Not too long ago we looked at the ASUS E200HA, a strikingly-good laptop for under $200. Besides looking excellent, it represented one of the few laptops in its price bracket that didn't make a huge compromise.
ASUS has moved on a little with the VivoBook E203, but to the naked eye, it looks like exactly the same laptop. That's not a bad thing by any stretch.
The upgrades are small, but this is still the one to get under $200.
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ASUS VivoBook E203 specs
|Display resolution||1366 x 768|
|Software||Windows 10 Home 64-bit|
|Processor||Intel Celeron N3350|
|Graphics||Intel HD 500|
|Storage||32GB (expandable via microSD)|
|Memory||2GB or 4GB|
|Front camera||VGA Resolution|
|Ports||HDMI, microSD, 3.5mm headphone jack, USB 3.0, USB-C|
As with its predecessor, the E203 is a looker. Sure, it's entirely plastic, and glossy on top at that, but it doesn't look cheap. In the blue color that we have here, it looks sleek and sophisticated.
Despite being a tiny notebook, you're not cramped for space when you open it up. The 11.6-inch display is still 1366 x 768 in resolution and glossy in finish, but at this size, the resolution is far from a deal breaker. It's also probably the only area that compromises to reach that sub-$200 price point is apparent.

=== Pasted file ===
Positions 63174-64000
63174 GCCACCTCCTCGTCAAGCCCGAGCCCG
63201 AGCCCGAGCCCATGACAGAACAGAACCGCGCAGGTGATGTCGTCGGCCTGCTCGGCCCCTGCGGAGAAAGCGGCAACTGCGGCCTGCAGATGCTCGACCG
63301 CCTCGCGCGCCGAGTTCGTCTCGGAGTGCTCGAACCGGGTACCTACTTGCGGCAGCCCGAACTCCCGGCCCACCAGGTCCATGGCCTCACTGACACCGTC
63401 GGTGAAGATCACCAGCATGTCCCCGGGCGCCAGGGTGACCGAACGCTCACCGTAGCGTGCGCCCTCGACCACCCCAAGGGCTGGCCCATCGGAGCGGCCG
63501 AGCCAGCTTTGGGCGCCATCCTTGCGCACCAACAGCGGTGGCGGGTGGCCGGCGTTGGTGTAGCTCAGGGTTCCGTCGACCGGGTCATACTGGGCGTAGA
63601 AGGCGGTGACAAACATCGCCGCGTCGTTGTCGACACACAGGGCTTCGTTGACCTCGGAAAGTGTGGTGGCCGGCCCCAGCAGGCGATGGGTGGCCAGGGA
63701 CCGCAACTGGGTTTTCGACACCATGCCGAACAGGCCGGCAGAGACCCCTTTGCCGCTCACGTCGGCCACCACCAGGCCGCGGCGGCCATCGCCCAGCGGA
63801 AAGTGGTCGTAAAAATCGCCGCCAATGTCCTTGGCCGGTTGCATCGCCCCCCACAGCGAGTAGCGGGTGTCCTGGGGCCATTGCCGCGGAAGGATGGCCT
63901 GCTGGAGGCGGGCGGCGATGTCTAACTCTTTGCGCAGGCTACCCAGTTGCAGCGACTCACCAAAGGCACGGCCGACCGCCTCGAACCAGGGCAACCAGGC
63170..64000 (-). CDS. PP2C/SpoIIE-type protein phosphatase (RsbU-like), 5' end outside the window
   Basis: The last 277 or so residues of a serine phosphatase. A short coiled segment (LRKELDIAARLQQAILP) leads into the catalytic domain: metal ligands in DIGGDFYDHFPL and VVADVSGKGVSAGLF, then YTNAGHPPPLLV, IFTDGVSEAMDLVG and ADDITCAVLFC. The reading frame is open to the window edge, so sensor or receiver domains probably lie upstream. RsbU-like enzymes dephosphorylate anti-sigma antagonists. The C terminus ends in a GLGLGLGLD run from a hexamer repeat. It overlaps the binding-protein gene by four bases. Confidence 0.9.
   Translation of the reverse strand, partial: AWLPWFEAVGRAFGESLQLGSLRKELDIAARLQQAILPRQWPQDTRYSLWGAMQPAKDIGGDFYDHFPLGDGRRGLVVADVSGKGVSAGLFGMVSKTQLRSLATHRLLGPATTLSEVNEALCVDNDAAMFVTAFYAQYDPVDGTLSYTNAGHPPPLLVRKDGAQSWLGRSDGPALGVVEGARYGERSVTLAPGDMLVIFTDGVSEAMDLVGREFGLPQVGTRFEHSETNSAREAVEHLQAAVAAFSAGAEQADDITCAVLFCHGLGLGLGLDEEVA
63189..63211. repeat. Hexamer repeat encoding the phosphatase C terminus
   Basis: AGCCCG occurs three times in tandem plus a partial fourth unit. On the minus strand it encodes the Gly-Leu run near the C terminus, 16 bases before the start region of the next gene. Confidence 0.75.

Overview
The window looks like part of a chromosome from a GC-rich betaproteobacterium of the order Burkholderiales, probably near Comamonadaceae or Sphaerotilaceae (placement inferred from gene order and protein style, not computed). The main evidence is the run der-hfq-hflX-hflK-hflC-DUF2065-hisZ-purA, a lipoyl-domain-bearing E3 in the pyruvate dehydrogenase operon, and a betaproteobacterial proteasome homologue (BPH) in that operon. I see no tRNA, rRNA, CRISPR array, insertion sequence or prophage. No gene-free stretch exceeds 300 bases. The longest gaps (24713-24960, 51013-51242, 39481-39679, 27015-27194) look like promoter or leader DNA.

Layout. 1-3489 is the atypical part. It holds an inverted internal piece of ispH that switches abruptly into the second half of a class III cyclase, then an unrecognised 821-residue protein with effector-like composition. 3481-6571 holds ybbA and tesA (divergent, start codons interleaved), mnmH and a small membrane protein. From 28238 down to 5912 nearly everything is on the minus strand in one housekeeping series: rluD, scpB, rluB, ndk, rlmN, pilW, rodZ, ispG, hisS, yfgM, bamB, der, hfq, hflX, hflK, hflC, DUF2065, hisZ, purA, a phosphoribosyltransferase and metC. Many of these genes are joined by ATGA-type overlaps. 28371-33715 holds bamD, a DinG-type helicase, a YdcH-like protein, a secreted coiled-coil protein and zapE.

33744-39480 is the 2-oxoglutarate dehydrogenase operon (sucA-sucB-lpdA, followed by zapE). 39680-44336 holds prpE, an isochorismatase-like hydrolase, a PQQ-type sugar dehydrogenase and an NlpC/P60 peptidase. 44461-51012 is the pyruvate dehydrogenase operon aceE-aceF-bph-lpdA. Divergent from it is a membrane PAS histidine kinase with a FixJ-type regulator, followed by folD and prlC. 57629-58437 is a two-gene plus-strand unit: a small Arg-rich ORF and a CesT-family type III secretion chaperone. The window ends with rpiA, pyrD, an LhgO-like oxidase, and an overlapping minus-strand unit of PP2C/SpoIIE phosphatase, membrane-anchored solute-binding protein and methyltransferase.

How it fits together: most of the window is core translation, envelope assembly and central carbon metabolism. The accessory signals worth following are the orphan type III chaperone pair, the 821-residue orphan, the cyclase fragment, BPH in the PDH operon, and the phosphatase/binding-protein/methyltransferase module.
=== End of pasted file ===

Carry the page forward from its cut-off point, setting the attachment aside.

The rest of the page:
The viewing angles aren't very good, not at all helped by the glossy finish, and its colors are nothing to shout home about. But it is bright, and it's still not the worst display you can find in a super-cheap laptop. There's not a massive amount of bezel, and the whole thing is a pretty neat looking package.
Faster USB all round
One of the main upgrades to the E203 over the E200 is in the selection of ports. While the E200 had a mini HDMI and a combination of USB 2.0 and USB 3.0, the E203 is all USB 3.0 and has a full-sized HDMI output.
Better still, one of the USB ports on the E203 is the new standard, USB-C. It's still limited to USB 3.0 speeds, but the fact the new port is here is both surprising and very welcome.
Otherwise, it still comes with a microSD card slot that you can use to expand the limited 32GB of internal storage.
ASUS makes great keyboards
If you press too hard, you'll get some flex, but on the whole, the keyboard on the E203 is excellent. It's not quite full size, but the main part of it isn't much more compacted than the tenkeyless mechanical keyboard I use every day.
You have lots of key travel and a really good feeling as you're typing away. Moving to a smaller notebook always takes some practice, but aside from the obvious build differences, the E203 is no less comfortable to use than the much more expensive ZenBook 3.
The trackpad is also surprisingly good for a laptop this cheap. It's a great size, and while it's not a precision trackpad, the smooth finish makes it a joy to use.
Decent performer, plenty of battery
Laptops like the E203 aren't for the power user, of course. They're for more casual PC users and students who want something solid that runs Windows 10 to do their work on without spending a fortune. For both this type of user the E203 shines.
Battery life is claimed at around 10 hours from its 33Wh power plant, and while I've not reached quite that level, I'm easily getting through a day with about 7-8 hours of mixed usage.